Replacing the windows

img_9403Almost a perfect fit. Walking down towards Tate Britain earlier this week I passed this building. Nothing very remarkable about the building – large floor to ceiling windows in a facade that was clad with wood. A little austere and subdued. it caught my eye because of the reflections of the property opposite. I slowly moved along and found a position where the windows of the facing property aligned within the window frames of the property I was viewing. And what’s more, the lighting – dull and overcast – together with the reflected pastel colours, seemed a perfect match.

On any other day, this image probably wouldn’t have worked. Just occasionally the conditions are right. Dull light can be the right type of light.

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About LensScaper

Hi - I'm a UK-based photographer who started out 45+ years ago as a lover of landscapes, inspired by my love of outdoor pursuits: skiing, walking and climbing. Now retired, I seldom leave home without a camera and I find images in unexpected places and from different genres. I work on the premise that Photography is Art and that creativity is dependent on the cultivation of 'A Seeing Eye'. I'm not averse to manipulating images to produce derivatives that may sometimes be far removed from the original.
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9 Responses to Replacing the windows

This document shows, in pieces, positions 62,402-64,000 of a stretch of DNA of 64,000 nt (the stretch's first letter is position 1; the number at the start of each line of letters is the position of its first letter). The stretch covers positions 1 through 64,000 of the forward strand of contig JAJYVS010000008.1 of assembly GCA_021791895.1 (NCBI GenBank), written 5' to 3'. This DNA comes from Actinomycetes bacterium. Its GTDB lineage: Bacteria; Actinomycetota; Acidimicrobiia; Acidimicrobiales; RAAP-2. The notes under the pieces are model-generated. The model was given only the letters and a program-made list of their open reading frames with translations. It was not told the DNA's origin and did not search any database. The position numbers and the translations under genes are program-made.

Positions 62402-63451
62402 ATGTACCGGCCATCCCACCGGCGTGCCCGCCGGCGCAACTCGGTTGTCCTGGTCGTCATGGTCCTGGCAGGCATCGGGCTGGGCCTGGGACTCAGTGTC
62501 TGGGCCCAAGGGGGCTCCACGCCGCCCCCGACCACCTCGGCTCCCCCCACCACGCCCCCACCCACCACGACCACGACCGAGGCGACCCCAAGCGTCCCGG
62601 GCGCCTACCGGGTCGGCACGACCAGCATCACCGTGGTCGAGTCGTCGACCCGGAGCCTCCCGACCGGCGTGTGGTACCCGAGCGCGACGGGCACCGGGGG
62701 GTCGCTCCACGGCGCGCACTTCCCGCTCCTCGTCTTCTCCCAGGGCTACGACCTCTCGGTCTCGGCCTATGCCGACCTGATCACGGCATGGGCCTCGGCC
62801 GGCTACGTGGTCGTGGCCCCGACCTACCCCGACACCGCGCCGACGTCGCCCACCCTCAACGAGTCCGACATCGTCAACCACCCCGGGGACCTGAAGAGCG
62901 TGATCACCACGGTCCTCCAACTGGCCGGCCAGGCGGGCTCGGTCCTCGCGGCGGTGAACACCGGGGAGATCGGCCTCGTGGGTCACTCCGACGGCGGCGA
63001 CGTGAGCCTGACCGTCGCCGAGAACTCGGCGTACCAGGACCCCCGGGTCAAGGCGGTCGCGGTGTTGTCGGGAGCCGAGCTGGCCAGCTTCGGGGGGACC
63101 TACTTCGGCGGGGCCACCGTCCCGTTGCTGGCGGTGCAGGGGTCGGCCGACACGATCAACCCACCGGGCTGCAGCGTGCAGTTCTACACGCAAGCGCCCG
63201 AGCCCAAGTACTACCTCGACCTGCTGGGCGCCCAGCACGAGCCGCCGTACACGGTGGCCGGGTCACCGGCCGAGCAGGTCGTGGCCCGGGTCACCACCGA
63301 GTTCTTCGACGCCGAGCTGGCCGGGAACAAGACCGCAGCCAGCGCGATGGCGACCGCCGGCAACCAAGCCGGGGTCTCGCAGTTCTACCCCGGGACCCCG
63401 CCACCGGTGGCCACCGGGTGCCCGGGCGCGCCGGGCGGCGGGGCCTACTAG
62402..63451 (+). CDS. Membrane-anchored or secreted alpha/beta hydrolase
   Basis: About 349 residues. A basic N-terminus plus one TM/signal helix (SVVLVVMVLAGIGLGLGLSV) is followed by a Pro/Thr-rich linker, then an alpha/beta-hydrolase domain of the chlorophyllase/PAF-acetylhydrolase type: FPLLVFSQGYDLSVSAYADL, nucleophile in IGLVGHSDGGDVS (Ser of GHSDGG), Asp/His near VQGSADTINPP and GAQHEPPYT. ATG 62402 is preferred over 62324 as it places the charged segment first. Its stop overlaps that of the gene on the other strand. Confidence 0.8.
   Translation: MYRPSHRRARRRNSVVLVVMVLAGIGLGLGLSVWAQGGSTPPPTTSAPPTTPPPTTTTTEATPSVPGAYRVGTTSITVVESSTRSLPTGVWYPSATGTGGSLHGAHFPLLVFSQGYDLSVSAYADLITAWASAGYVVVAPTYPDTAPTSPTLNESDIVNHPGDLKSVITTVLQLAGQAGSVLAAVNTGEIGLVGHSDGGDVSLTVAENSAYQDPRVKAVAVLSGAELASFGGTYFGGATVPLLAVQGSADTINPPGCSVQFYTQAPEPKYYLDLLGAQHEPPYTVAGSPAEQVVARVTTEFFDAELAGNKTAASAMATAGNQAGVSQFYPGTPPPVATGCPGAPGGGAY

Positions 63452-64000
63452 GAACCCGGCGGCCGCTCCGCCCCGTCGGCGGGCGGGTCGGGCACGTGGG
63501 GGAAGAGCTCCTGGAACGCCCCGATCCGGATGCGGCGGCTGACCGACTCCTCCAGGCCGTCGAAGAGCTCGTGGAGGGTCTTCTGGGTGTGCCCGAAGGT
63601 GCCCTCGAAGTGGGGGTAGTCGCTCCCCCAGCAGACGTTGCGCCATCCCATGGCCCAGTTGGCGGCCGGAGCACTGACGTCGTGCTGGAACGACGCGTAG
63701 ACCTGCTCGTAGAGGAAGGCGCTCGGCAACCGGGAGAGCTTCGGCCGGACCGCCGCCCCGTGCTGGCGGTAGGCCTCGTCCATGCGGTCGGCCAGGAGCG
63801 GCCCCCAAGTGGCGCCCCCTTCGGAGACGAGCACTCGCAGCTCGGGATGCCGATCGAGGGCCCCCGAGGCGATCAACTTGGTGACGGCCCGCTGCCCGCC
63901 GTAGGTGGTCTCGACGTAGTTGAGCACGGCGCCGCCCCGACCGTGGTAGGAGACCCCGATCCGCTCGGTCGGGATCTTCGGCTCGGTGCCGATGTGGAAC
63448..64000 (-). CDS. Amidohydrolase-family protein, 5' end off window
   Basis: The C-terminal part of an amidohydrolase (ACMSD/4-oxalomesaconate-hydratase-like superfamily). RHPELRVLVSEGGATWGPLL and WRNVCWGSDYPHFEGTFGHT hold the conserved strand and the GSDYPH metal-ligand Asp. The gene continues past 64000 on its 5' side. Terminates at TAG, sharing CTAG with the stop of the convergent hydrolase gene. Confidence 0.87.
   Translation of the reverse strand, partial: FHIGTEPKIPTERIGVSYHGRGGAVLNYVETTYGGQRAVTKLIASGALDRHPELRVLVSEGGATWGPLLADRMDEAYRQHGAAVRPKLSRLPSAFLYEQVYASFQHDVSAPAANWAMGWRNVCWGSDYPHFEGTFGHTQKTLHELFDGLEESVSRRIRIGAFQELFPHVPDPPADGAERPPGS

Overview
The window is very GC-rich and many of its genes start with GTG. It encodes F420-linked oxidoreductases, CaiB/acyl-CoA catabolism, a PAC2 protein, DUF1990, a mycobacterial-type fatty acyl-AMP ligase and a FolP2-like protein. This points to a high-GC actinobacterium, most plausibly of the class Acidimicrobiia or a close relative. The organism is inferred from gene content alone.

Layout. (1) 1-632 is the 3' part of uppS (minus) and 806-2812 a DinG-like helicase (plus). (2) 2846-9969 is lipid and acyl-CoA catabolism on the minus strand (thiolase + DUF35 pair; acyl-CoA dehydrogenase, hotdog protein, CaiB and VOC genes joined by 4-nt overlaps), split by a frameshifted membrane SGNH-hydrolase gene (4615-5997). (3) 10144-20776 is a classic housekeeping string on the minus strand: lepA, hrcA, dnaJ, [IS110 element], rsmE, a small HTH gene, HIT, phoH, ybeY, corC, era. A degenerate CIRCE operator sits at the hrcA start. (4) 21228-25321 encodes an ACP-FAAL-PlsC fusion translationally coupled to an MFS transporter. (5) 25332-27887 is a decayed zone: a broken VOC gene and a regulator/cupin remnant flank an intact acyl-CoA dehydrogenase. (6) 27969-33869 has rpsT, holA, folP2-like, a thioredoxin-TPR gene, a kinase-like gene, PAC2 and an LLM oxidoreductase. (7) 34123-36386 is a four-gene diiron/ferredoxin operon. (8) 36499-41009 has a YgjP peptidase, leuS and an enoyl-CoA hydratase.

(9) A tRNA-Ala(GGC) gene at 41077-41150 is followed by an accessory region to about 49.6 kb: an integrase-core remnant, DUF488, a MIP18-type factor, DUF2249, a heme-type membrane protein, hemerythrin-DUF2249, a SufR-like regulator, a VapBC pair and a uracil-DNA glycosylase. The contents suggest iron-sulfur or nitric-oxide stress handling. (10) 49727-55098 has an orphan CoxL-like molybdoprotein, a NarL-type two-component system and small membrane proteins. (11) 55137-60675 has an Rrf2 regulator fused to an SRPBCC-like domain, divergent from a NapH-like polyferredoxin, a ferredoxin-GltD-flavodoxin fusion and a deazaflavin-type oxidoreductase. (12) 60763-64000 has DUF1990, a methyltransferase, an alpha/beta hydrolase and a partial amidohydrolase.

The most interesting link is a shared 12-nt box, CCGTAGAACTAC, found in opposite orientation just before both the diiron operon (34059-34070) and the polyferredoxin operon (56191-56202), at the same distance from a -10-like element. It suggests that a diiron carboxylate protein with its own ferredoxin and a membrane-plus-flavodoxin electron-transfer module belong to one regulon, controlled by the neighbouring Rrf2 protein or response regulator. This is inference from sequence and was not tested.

1. Keep looking at windows, Andy! This is another great one for your collections.

  2. shoreacres says:

    Some people like birds, some people like flowers. There are people who like old trucks, trees, and trails. But I don’t believe I know anyone else who’s quite as much a window aficionado as you — and this is a nice one for the collection. The crooked little reflections at the bottom made me smile.

    • LensScaper says:

      As I proclaim from time to time: I’m a butterfly photographer flitting between genres. But the concept of Documentary Pictorialism – a term I think applies to this type of image – really has great appeal.

      • shoreacres says:

        There’s another phrase I’ve never heard: documentary pictorialism. It’s interesting how each art develops its own vocabulary to help describe what’s going on within its “confines.”

  3. Dina says:

    Dull light is great. Love it and the way you handled it and how the windows are mirrored.

  4. bluebrightly says:

    We get a lot of that light here, and this is a perfect example of how good it can be – just beautiful.

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